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excessive Line breaks: ex¦ces|sive
Pronunciation: /ɪkˈsɛsɪv/
/ɛkˈsɛsɪv/

Definition of excessive in English:

adjective

More than is necessary, normal, or desirable; immoderate: he was drinking excessive amounts of brandy
More example sentences
  • To counter this argument it is necessary to show that excessive caution is a barrier to progress.
  • As ever, we ended up drinking excessive amounts, albeit absorbed by plenty of food.
  • Vitamin A is dangerous in excessive doses and in extreme cases may trigger liver damage.
Synonyms
immoderate, intemperate, imprudent, overindulgent, unrestrained, unrestricted, uncontrolled, uncurbed, unbridled, lavish, extravagant;
superfluous, superabundant
exorbitant, extortionate, unreasonable, outrageous, undue, uncalled for, extreme, inordinate, unwarranted, unnecessary, needless, disproportionate, too much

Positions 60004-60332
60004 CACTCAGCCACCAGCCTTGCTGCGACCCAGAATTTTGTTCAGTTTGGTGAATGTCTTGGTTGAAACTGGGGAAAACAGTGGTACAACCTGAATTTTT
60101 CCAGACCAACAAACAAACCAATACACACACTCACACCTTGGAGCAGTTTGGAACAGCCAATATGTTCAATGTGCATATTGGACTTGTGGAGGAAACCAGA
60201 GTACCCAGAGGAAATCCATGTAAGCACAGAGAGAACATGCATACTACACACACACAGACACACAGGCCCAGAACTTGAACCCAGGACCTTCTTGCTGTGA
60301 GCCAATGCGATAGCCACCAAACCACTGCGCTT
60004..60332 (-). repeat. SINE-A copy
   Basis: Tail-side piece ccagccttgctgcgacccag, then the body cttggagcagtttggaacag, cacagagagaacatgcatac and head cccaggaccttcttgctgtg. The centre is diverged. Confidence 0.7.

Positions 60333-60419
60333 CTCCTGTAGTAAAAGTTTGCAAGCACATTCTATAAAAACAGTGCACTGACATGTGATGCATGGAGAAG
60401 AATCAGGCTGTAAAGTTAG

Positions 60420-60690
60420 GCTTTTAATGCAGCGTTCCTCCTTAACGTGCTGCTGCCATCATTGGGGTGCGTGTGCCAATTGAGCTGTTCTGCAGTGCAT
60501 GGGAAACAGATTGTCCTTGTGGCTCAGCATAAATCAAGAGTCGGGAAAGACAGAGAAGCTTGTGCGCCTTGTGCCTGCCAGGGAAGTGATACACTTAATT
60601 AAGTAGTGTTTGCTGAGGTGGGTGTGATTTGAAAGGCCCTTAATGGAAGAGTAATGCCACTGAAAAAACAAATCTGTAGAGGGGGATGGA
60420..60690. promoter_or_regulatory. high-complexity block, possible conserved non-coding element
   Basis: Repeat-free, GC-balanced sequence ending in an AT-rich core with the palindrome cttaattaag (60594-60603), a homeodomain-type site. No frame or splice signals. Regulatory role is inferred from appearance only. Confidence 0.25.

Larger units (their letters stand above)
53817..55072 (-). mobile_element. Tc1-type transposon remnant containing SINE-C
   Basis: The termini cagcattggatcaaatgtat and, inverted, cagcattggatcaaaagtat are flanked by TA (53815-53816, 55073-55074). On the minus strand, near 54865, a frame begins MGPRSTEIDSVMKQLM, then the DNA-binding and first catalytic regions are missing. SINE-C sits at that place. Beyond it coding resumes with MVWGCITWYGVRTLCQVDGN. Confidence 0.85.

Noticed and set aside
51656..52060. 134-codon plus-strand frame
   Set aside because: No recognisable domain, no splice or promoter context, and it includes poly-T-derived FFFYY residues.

informalover the top, OTT, a bit much

Derivatives

excessiveness

1
Pronunciation: /ɪkˈsɛsɪvnəs/
/ɛkˈsɛsɪvnəs/
noun
Example sentences
  • It is dismaying to realize that the best film to come out of America this summer - the only one whose end product justifies its bloated budget, artistic self-indulgence, and general excessiveness - was made over two decades ago.
  • Consumerism is a bottomless pit of self-indulgence and excessiveness that, rather than being fulfilling, leaves people craving for still more.
  • They seem to be giant physical manifestations of a kind of extravagance, or excessiveness, a breaking out of boundaries, form, and structure.

Origin

Late Middle English: from Old French excessif, -ive, from medieval Latin excessivus, from Latin excedere 'surpass' (see exceed).

Words that rhyme with excessive

aggressive, compressive, concessive, degressive, depressive, digressive, expressive, impressive, obsessive, oppressive, possessive, progressive, recessive, regressive, repressive, retrogressive, successive, transgressive

Definition of excessive in:

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